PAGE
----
Any freelance will tell you that there is a great deal of admin involved in keeping things running smoothly. As a photographer one of the more critical elements of my admin, apart from making sure I keep my accounting up to date, is to ensure my photo archive is accessible.
By this I mean that if I need to look up an assignment I shot a decade ago, this shouldn’t be an exercise in rummaging through a suitcase full of random CDs, DVDs and hard drives hoping to find the one I need (and keeping fingers crossed that it hasn’t become damaged and un-readable).
Since I went digital in 2000 I’ve kept a catalogue of every assignment I’ve ever undertaken. It’s a simple piece of software which I use to record each job. It pulls keywords from the captions I’ve written to the image files, so when I go to search I just need a place or person’s name or something relevant to the assignment and the catalogue will return thumbnails of any pictures with matching keywords.
When I click on a thumbnail the software tells me which disk or drive that image (and therefore the rest of the job) is stored on. Since all my storage is kept in strict order it’s easy to find any job pretty fast.
The software, called Media Pro, has changed little over the years; I can’t remember who developed it because it has been owned by various companies including Microsoft. It’s now owned by a company called Phase One and I have to say it’s been brilliant.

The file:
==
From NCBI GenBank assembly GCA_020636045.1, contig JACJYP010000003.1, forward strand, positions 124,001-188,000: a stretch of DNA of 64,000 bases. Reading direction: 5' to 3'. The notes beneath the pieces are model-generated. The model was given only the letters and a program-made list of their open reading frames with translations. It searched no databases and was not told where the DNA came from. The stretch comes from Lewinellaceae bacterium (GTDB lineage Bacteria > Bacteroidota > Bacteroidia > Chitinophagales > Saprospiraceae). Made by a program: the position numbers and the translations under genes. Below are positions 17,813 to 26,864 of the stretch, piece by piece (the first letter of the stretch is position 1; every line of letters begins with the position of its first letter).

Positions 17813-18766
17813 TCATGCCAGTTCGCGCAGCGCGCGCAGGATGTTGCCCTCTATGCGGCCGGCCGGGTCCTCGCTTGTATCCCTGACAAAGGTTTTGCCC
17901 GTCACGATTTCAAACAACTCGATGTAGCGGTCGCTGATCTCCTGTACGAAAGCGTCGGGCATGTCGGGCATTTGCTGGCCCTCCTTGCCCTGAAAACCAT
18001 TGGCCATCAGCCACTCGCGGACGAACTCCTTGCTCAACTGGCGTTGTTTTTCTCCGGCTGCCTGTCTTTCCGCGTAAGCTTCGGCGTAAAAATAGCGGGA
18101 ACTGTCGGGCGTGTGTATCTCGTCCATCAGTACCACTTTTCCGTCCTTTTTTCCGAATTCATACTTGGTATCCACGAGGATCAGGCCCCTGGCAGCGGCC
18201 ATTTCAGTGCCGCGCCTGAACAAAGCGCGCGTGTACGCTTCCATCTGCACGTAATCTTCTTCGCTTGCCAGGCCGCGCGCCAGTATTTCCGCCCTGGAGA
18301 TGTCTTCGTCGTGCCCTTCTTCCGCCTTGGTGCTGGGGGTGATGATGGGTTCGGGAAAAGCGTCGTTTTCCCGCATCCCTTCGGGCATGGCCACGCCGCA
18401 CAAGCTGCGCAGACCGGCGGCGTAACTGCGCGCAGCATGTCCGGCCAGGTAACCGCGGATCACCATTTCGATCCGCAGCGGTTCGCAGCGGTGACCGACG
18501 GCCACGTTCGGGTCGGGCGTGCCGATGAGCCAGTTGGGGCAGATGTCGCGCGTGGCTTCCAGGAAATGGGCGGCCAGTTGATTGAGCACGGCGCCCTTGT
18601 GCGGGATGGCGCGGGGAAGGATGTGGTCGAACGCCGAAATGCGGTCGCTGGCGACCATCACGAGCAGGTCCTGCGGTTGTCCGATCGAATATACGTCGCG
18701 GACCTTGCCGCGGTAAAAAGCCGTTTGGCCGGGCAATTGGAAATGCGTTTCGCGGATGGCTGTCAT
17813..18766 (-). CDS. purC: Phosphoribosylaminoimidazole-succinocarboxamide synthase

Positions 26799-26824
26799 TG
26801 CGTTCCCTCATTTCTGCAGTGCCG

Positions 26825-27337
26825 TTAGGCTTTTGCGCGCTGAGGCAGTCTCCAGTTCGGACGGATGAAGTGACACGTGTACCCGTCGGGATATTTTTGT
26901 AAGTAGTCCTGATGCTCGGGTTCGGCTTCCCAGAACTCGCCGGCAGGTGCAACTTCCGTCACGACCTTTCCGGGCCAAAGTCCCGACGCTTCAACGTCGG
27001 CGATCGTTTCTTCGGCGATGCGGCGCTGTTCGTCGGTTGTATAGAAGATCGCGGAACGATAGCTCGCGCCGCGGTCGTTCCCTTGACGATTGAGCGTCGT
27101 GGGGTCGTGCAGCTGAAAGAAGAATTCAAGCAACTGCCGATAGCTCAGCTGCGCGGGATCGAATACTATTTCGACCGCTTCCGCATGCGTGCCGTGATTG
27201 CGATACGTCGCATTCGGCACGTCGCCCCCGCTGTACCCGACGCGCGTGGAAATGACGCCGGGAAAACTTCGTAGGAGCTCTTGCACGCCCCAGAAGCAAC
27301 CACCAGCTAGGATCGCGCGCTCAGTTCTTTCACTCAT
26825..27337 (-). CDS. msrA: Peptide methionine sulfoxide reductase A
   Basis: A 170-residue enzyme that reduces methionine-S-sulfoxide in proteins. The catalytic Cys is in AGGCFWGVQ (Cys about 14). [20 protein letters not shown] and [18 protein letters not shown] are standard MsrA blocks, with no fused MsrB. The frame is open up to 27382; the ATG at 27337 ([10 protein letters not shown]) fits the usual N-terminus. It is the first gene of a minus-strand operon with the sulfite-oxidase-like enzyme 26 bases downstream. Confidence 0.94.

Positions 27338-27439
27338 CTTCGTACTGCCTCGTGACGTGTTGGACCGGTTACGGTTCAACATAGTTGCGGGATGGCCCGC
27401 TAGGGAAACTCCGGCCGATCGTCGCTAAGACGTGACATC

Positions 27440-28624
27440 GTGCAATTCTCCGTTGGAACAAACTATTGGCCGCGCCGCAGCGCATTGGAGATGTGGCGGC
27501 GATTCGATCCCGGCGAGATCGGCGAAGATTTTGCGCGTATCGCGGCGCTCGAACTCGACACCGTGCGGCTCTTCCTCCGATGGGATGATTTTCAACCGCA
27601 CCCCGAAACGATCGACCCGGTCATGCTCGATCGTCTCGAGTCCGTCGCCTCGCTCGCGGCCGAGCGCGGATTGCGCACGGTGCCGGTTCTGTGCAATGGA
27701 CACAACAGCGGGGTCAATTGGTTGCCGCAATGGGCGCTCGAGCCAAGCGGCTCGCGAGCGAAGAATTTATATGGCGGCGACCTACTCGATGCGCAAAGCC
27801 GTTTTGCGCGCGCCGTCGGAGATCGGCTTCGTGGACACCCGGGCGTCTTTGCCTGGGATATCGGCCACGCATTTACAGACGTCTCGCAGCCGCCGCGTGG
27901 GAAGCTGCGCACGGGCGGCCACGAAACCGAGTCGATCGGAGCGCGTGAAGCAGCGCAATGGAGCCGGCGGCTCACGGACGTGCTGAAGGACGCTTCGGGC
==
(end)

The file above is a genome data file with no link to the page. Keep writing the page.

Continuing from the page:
The beauty of its simplicity is that even when Phase One took it over I didn’t have to start all over again, re-importing every job from the last 15 years. I just had to buy a new licence to use Media Pro, and the software automatically recognised my catalogue file.
Now you might be wondering why I’d bother to bore you with all this back-story, but the simple fact is that clients occasionally need me to relocate a job from a few years ago (and they’re often on a deadline when they ask me to do this) and my ability to reach back, find older work and resupply the images as needed is a valuable part of my service.
Of course this facility requires admin time, reliable storage and very occasionally a little extra cost in paying for a new licence, but I take these factors into consideration when setting my fees.
When you’re looking to hire a photographer it’s well worth checking what their storage and archive policies are; how long do they store images for? Do they have a system for retrieving long-forgotten jobs at short notice? Is their archive duplicated and held in different locations to protect against loss through flood, fire or theft?
No one can 100% guarantee to keep everything for ever, but I’ve kept my system safe and accessible for over 15 years now. I wonder how many other photographers can say that?